Alaska urges British Columbia to toughen mining standards

Acid drainage from the Tulsequah Chief Mine, northeast of Juneau, discolors a leaking containment pond next to the Tulsequah River in British Columbia in 2013. The U.S. State Department is addressing concerns that other B.C. mines will pollute Alaska rivers. (Photo courtesy Chris Miller/Trout Unlimited)

Gov. Bill Walker is using his final weeks in office to urge his Canadian counterpart in British Columbia to toughen regulations on mines in transboundary watersheds. It’s a position fisheries advocates have been pushing for.

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A mine can’t legally operate in Alaska unless the owner makes financial assurances it can pay for remediation. Basically, that’s cleaning things up to a point that satisfies regulators.

“Here in Alaska we require that mines put up a full reclamation bond that shows that a mine can clean up its mess, and that is not required in British Columbia,” said Heather Hardcastle of Salmon Beyond Borders, a group that campaigns against transboundary mine pollution.

Her group has been urging Alaska’s governor to demand the same from British Columbia.

On Wednesday, she got her wish after Governor Walker penned a two-page letter to British Columbia Premier John Horgan demanding financial assurances.

“This letter in multiple paragraphs mentions it multiple times so it makes it very clear that financial assurances are a priority for Alaska,” said Ephraim Froehlich, the governor’s senior adviser on fish and game.

He said recent contacts between the Walker administration and British Columbia’s minister for mines made it apparent the province wasn’t enthusiastic about adding that requirement.

“And so it made it very clear that the governor had to make Alaska’s position crystal clear for the other side,” Froehlich said.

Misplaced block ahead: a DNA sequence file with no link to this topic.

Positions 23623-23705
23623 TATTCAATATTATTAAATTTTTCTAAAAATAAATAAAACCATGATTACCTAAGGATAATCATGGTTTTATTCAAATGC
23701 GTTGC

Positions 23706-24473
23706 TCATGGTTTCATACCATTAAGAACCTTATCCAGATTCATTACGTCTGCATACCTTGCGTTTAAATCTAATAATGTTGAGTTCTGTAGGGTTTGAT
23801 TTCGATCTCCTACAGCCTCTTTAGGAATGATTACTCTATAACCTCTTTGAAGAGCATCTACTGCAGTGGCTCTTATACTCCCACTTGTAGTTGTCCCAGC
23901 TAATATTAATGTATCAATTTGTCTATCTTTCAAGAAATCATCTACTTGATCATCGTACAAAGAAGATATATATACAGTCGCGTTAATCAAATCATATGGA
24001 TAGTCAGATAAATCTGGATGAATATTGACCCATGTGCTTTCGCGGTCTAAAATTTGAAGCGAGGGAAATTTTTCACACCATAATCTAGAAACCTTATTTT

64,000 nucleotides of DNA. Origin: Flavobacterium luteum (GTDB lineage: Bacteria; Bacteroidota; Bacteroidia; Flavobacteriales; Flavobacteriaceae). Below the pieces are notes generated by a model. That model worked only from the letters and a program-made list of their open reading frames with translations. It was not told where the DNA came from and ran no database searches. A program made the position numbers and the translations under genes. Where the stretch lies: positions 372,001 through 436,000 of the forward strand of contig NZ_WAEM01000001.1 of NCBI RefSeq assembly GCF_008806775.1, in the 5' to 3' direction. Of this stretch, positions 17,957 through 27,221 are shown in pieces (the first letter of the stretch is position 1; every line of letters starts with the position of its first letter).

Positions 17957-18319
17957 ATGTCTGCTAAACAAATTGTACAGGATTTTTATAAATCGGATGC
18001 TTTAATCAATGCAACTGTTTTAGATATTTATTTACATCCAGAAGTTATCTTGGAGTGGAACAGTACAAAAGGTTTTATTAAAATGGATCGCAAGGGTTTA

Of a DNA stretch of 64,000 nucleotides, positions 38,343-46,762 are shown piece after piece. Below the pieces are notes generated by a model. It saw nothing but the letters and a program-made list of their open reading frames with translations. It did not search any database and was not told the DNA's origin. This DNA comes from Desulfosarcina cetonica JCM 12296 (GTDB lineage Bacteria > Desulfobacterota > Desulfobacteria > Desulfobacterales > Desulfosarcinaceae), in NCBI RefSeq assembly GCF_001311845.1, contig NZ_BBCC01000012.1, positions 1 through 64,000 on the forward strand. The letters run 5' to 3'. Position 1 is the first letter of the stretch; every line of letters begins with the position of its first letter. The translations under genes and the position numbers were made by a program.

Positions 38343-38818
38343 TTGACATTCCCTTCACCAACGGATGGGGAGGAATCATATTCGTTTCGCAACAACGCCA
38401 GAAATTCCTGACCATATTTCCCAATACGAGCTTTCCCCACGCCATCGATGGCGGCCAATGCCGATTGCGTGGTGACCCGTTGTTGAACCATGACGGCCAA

Salmon advocates applaud the new position.

“It’s much more forceful in tone than previous letters,” Hardcastle said. “I think it perfectly encapsulates the frustration that all of us are feeling right now with British Columbia and Canada.”

That frustration is also felt by some in the Walker administration. That’s because there’s precedent for mine operators in British Columbia going bankrupt and walking away.

Just upstream from Taku Inlet near Juneau, the former Tulsequah Chief Mine across the border, has been leeching acidic runoff for decades. The Taku River is an important salmon fishery in Southeast. The Taku River Tlingit First Nation in Canada also wrote the premier in September demanding the mine be cleaned up.

Meanwhile, there’s a booming Golden Triangle mining area in British Columbia with additional metals mines being proposed just over the border. And there are fears of the owner of the Red Chris Mine going bankrupt and being unable to finish what it started.

“We’re not going to be able to have confidence in British Columbia’s reclamation abilities of these mines that they are permitting at a pretty high rate if we do not see Tulsequah Chief be remediated and be cleaned up and properly dealt with,” he said.

The Walker administration’s days are numbered. Froehlich said the letter states Alaska’s position clearly for whomever occupies the governor’s mansion next month.

“We would hope that whatever administration comes in next takes a strong stance,” he said.

The British Columbia premier’s office referred questions to the province’s Ministry of Energy, Mines and Petroleum Resources, which didn’t respond by Friday afternoon.

Calls to the Mining Association of British Columbia weren’t returned Friday.

Walker’s letter comes at a time that British Columbia is reviewing its mine reclamation laws. Province officials will accept public comments on recommended policy changes through Nov. 8.